"h" for the plural form in Arabic.
Ibn Khaldun disagrees with Ibn
Hazam , who claimed, mostly on the basis of Berber sources, that the
Lwatah, in addition to the Sadrata and the Mzata, were from the Qibts
(Egyptians). According to Ibn Khaldun, this claim is incorrect because
Ibn Hazam had not read the books of the Berber scholars.
Oric Bates , a historian, considers that the name
Libu or LBW would
be derived from the name Luwatah whilst the name Liwata is a
derivation of the name Libu.
Archaeological Site of Sabratha,
Compared with the history of
Egypt , historians know little about the
history of Libya, as there are few surviving written records.
Information on ancient
Libya comes from archaeological evidence and
historic sources written by Egyptians neighbors, the ancient Greeks,
Romans, and Byzantines , and from
Arabs of Medieval times.
Since Neolithic times, the climate of North Africa has become drier.
A reminder of the desertification of the area is provided by
megalithic remains, which occur in great variety of form and in vast
numbers in presently arid and uninhabitable wastelands: dolmens and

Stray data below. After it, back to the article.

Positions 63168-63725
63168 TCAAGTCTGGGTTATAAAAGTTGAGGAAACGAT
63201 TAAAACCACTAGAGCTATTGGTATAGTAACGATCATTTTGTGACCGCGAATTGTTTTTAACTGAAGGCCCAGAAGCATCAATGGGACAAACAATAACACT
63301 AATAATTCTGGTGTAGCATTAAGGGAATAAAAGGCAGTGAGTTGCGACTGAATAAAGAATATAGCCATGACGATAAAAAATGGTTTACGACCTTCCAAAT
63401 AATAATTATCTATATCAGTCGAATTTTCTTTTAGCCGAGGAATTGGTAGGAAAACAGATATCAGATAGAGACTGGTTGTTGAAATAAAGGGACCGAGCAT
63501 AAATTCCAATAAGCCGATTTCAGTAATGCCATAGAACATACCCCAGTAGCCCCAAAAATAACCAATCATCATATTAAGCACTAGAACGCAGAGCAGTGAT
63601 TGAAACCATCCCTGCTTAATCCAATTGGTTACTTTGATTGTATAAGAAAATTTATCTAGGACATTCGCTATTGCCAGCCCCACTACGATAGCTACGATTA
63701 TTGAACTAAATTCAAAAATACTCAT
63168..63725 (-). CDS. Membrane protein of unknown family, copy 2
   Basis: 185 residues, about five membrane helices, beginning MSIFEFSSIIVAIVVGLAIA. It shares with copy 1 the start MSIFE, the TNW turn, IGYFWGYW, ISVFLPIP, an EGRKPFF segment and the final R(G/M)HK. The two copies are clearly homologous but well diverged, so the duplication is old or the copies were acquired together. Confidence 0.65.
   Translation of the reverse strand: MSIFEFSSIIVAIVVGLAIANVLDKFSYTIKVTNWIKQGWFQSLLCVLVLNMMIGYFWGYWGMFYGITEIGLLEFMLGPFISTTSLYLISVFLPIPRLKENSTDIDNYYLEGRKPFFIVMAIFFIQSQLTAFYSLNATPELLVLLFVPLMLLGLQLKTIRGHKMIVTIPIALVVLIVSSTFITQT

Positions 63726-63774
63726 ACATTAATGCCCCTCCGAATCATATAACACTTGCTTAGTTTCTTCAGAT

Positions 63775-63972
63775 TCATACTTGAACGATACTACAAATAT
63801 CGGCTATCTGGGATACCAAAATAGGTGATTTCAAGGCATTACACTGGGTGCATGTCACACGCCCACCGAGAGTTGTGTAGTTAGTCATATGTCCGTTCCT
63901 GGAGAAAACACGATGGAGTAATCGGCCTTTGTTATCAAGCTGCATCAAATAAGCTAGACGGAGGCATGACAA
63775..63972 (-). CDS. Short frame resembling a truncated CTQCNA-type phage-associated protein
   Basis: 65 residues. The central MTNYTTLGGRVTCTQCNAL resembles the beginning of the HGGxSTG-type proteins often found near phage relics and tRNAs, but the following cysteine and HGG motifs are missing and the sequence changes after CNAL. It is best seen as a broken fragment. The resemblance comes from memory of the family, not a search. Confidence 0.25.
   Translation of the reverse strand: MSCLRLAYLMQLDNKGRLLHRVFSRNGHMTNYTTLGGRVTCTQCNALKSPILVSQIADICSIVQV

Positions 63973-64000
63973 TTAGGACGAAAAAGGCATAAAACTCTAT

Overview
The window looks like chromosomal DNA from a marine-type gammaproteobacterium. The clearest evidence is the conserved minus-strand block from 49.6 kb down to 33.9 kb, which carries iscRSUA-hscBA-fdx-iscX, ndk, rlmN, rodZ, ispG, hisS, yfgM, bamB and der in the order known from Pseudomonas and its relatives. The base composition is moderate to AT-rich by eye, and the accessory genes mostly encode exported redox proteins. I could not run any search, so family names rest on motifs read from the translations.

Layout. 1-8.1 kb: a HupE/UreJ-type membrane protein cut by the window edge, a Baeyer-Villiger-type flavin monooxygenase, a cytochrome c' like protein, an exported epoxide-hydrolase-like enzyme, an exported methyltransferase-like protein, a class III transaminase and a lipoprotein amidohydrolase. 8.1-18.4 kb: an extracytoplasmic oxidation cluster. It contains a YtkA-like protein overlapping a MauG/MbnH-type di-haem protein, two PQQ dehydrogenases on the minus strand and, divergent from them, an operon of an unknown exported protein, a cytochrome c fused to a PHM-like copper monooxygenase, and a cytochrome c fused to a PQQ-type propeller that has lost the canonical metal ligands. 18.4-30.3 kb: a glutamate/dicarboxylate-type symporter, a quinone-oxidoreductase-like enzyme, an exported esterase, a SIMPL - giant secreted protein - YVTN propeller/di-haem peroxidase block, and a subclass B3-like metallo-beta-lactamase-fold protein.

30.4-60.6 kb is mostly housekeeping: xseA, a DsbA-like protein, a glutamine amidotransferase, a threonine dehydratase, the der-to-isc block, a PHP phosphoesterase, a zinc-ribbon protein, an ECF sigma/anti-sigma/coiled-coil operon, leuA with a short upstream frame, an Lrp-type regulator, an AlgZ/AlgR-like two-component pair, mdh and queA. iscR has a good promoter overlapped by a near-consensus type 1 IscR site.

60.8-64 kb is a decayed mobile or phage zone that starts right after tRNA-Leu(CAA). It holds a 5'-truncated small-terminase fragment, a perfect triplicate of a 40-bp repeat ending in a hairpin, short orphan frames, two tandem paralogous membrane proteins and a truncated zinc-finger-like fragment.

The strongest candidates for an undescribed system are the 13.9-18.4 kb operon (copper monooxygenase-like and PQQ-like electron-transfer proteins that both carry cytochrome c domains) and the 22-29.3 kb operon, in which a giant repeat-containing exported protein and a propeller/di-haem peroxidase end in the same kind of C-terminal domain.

Stonehenge , cairns, underground cells excavated in rock,
barrows topped with huge slabs, and step-pyramid-like mounds. Most
remarkable are the trilithons , some still standing, some fallen,
which occur isolated or in rows, and consist of two squared uprights
standing on a common pedestal that supports a huge transverse beam. In
the Terrgurt valley, Cowper says, "There had been originally no less
than eighteen or twenty megalithic trilithons, in a line, each with
its massive altar placed before it."
In ancient times, the Phoenicians and Carthaginians , the Persian
Achaemenid Empire (see
Libya (satrapy) ), the armies of Alexander the
Great and his Ptolemaic successors from Egypt, then Romans , Vandals ,
and local representatives of the
Byzantine Empire ruled all or parts
of Libya. The territory of modern
Libya had separate histories until
Roman times, as Tripoli and Cyrenaica.